New York, you're probably looking to see a show on Broadway. When I was there, in December, 'The Book of Mormon' was sold out until August of this year. That's right, two months from NOW. It swept the Tonys last year, and the only seats available were by rush tickets.
|I went backstage at Spiderman instead|
As a lowly college student, these are all I can afford anyway. They're usually around $40, as apposed to the face value of $150 and up. For most shows, they have a first come first serve policy. You get to the theatre early in the morning and you wait for them to open. 'The Book of Mormon' tickets are so sought after though that they've had to scrap this method and implement a raffling system. Two hours before the show they open a manned ballot box, and an hour later, they draw names. It's insane. I met a guy who had been there a half dozen times trying to get a seat. I had a beer with a friend, who's a local, and he boasted about his tickets for this week. In DECEMBER he was glad to have tickets for a show in JUNE!
Don't take me as a fool, I fully understand the economics of it. Broadway just had their most lucrative year ever, hitting over one billion dollars in ticket sales. The laws of supply and demand are what allow them to charge over $500 per ticket, in some cases. But, I did theatre for over seven years. I love the art form. I want to be able to pay and enjoy the art form. Currently, there are no plans to tour 'The Book of Mormon'. There aren't even plans to release an official taping of the original cast. So how! How was I to see a nine time Tony Award winning cast performing a show created by the guys behind 'South Park', Trey Parker and Matt Stone? Well, I had to cheat.
The first ever Broadwaycam, hit the torrent stream July of last year, and it was of none other than 'The Book of Mormon'. Even being in New York, P2P was the only way, that I could find, to see the show. I'm sure the production's bakers aren't complaining about the $477 million in tickets sales they took in this year , but if they offered a digital release, how much more could they have made? A shit ton!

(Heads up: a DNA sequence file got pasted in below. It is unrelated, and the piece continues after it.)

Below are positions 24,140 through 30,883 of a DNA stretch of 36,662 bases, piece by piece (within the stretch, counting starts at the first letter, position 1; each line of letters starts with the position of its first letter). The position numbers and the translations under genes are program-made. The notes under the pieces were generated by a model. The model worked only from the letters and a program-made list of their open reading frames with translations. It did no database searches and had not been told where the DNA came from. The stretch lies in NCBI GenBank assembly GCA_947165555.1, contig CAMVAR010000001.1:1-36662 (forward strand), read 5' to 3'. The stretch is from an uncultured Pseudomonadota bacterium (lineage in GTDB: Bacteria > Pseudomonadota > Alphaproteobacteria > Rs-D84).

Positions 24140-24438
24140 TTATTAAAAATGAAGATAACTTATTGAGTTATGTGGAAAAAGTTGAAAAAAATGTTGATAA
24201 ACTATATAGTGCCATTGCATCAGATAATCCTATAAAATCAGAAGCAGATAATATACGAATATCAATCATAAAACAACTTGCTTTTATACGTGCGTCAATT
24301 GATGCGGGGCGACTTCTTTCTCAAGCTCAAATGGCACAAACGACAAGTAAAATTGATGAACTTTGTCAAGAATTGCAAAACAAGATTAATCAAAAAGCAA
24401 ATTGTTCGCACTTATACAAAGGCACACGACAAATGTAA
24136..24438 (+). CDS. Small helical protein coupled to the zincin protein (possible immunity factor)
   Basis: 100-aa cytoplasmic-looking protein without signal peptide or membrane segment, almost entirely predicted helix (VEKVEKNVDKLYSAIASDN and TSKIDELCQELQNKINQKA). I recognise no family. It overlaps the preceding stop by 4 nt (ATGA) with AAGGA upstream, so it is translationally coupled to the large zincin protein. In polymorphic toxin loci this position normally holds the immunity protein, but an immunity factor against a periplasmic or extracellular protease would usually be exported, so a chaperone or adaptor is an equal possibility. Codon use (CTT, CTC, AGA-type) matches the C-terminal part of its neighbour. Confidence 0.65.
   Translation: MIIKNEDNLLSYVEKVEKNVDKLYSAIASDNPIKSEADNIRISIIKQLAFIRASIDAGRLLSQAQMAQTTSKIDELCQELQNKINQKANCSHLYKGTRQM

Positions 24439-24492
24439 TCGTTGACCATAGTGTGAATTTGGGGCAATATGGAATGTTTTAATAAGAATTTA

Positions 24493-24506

Every 'South Park' fan wants to see this show. Nearly everyone in the musical theatre community wants see this show. People who just saw the show still want to see this show. It's that good! There is no down side to a video release; it wouldn't cannibalize the live performance's profits. If you're willing to pay live theatre prices to start, a DVD or MP4 isn't going to stop you from seeing it in person, and once you're there, you might even pick up a on the way out. Not everyone can make it to New York. Not everyone can drop $150 or even $40 per person.
Additional revenue aside, it's also within the best interest of live theatre, long term, to allow such releases. In the world of smartphones and P2P, the only way to assure an audience in the future is to engage the youth in their medium. The digit medium. So few people have seen a real musical, movie adaptations aside, as it is. This will only get worse with time. There needs to be change, and I can only hope it comes sooner rather than later.
Would you torrent a Broadway show? Let me know in a comment below.
Also, if you're looking to travel to New York or just about anywhere, check out my book on Kickstarter, The Hitchhiker's Guide to: Earth.
Source: Showbiz 411 TechCrunch The Guardian